Sustained at Optimum                                                  Reliable, Affordable
                           •Repair TAT                       •Ao
  Level per PBA            •CWT                              •TOW       Support per PBA
                           •TDD                              •MTBMCF
Acquisition                •Supply Availability        Sustainment          Disposal

                   Visibility into cost/risk decisions across life cycle
           DLA Role: Interim Defense
         Acquisition Guidebook, 30 Oct 02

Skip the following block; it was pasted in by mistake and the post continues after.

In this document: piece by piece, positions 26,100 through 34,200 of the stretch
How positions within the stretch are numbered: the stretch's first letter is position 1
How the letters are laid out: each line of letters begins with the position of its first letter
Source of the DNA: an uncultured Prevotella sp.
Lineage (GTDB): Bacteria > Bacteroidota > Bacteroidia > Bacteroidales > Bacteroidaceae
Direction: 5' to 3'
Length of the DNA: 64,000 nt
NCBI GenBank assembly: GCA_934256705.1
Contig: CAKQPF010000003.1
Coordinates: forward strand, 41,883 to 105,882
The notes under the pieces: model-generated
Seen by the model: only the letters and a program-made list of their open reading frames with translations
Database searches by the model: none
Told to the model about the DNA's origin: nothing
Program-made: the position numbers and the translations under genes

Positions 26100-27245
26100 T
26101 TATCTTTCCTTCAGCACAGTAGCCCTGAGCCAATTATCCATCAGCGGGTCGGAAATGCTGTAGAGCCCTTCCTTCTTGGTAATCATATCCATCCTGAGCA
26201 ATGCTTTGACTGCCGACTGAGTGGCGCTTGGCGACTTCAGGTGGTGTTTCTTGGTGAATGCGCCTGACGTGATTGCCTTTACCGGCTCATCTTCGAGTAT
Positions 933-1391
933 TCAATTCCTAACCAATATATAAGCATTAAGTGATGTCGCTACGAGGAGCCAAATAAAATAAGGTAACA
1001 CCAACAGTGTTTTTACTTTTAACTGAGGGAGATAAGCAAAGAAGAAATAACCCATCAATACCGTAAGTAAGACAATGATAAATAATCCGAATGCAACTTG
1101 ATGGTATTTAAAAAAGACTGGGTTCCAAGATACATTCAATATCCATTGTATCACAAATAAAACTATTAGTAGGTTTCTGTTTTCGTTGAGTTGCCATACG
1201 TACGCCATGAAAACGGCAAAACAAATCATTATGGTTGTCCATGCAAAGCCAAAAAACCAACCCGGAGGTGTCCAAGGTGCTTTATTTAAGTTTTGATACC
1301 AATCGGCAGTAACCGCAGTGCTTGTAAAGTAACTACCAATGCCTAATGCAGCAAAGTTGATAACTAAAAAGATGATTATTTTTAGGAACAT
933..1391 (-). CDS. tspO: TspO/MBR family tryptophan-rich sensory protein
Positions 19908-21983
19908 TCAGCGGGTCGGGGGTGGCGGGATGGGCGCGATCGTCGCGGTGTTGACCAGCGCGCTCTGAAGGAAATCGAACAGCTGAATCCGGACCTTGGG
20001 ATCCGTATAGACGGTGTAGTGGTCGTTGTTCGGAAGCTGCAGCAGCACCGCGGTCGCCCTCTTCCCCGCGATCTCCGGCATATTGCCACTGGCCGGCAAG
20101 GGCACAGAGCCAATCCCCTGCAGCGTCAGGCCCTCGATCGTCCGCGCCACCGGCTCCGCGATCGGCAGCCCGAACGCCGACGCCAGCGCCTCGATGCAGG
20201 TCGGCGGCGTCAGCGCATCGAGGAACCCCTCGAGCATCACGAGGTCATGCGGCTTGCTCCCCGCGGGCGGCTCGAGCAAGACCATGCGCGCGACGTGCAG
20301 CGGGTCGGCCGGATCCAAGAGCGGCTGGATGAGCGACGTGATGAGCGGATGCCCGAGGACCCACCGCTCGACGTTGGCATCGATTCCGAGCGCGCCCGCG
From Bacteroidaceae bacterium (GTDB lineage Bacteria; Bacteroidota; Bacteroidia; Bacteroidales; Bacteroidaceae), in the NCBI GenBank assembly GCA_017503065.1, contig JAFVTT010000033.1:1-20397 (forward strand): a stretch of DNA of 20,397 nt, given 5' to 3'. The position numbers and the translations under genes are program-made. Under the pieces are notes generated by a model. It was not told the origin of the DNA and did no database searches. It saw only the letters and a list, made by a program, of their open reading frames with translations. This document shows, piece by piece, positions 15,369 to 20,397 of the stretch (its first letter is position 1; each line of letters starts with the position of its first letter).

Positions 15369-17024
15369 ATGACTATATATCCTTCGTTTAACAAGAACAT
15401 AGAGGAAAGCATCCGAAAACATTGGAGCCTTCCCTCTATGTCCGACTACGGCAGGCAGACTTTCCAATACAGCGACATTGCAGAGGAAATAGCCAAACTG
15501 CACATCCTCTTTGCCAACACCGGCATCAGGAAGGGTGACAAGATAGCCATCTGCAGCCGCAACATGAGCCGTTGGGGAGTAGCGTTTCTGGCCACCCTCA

Paragraph C2.8.3.2, Product Support Integrator.

“…The PM shall invite Military Service and
 Defense Logistics Agency (DLA) logistics
 activities to participate in product support
 strategy development and integrated product
 teams (IPTs). These participants shall help to
 ensure effective integration of system-oriented
 approaches with commodity-oriented approaches
 (common support approaches), optimize
 support to users, and maximize total logistics
 system value.”
           DLA Role: Interim Defense
         Acquisition Guidebook, 30 Oct 02

Paragraph C2.8.4.2, Supply Source of
 Support.
“It is DoD policy to give the PM latitude in
  selecting a source of supply support …. The PM
  shall select organic supply sources of support
  when they offer the best value …. When
  changing the support strategy for fielded
  equipment from organic support to contractor
  support …., DoD-owned inventory that is unique